09 SES 13 C JS, Assessing Mathematics Achievement
Joint Paper Session, NW09 and NW 24
Every year, the Italian National Evaluation System entrust the administration of large scale tests to INVALSI. The data collected and analysis of results by INVALSI highlight macro-scale phenomena. Specifically, regarding the standardized mathematics tests, students’ answers to some of the test items reveal behavioural attitudes that allow us to understand more in depth peculiarities of teaching and learning process and some causes of difficulty nationwide.
In this study we analyse results of INVALSI mathematical test (in different content areas from different scholastic levels) integrating quantitative analysis based on the Rasch Model and didactical interpretation. We use statistical methods to analyse the trend of each answer as function of the students’ math ability and we focus on specific items in which a wrong answer results particularly popular among medium/high level students and analyse this particular trend with the lenses of math education theories. The study reveals that these phenomena are particularly related to implicit and explicit rules governing classroom practices exist at all school levels and regard different mathematical content and skills.
Such phenomena are often linked to mistaken knowledge or the result of bad teaching practices; this aspect then is not connected to absence of knowledge or non-participation in classroom activity, common markers of low-level performance in the tests. The close link that these constructs have with classroom practices would appear to confirm the statistical data: further analysis of other types of items covering a wider range of knowledge and mathematical skills could confirm these initial results.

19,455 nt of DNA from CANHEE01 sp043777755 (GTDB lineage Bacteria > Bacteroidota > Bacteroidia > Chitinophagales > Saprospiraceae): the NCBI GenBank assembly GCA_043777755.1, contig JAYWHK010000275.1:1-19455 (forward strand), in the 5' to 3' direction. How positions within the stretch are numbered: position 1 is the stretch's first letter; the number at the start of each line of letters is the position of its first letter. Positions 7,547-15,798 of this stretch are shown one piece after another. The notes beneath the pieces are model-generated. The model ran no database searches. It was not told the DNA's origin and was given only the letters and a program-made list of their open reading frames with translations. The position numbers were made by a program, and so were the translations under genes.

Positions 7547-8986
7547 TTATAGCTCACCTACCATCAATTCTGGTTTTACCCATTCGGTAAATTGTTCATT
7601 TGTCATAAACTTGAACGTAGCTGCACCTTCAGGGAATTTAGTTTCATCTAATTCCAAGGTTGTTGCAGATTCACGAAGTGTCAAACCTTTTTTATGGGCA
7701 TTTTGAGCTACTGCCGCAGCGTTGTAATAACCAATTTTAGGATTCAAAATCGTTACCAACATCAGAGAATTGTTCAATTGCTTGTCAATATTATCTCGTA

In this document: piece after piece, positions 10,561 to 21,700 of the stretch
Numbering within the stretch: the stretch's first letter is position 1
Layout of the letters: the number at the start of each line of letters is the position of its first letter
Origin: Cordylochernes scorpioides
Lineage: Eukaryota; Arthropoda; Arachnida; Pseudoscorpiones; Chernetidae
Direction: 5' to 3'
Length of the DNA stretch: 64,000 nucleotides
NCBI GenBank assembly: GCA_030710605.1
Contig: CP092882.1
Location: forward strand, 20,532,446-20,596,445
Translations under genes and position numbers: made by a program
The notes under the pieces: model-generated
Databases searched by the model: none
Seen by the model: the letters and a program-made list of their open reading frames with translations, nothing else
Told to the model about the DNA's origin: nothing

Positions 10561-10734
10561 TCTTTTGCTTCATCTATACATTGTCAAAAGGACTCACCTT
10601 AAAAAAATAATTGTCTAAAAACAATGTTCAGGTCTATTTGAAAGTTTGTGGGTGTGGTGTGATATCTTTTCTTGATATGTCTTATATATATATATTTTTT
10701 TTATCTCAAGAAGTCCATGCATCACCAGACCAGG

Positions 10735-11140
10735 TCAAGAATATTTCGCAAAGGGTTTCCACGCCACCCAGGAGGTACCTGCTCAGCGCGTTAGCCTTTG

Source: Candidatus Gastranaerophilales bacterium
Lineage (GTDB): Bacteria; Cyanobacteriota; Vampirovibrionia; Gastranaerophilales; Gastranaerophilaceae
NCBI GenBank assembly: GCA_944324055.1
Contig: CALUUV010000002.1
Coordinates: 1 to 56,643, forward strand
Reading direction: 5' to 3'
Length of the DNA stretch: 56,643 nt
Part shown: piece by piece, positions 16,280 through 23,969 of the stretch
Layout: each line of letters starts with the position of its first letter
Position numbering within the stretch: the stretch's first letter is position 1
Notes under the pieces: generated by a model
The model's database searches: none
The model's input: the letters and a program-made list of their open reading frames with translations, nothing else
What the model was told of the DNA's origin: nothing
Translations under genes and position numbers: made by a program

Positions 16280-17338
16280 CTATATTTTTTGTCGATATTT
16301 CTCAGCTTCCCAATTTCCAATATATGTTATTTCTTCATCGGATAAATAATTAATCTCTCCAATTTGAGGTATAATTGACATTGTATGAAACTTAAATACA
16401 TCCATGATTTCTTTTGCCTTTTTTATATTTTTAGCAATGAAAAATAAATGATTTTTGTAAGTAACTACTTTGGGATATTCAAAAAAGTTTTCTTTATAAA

Classic Test Theory (CTT) offers important statistical tools for the assessment of tests (Barbaranelli & Natali, 2005), the analytical studies presented in this paper are mainly based on the more modern Item Response Theory. This latter solution makes use of various mathematical models to measure latent variables and allows us to overcome the principal limitations of CTT, such as the dependence between estimated student ability and item difficulty. In this context, we will consider the simplest IRT model: the Rasch model (Rasch, 1960) that is a one-parameter logistic model, and thus the simplest of the IRT models. It allows us to calculate the probability of correct response to a determined item, according to the ability of the student and the psychometric characteristics of the item itself (particularly, the item’s difficulty). From a strictly statistical point of view, it could be expected then that a higher level of student ability correlates with a higher percentage of correct answers for an item and, simultaneously, a lower percentage of wrong answers. The percentage of wrong answers given always decrease with the students’ ability but for some items it is possible to see answers’ trends which are not strictly decreasing. we call this phenomenon “humped performance”. Analysis of this phenomenon is complex as various interactive factors come into play: students with varying levels of ability may encounter different obstacles when faced with a task, supply wrong answers for different reasons, and favour one wrong answer over another as a result of different approaches and problems. In this research, results will be analysed from various school levels (from primary to high school) which display good measurement properties and in which at least one option of response demonstrates a “humped performance” that may be linked to teaching factors. In particular, in the following examples, one of the main constructs that can supply a key to reading statistical results of this type at a systemic level is the didactic contract (Brousseau, 1988; EMS-EC, 2012).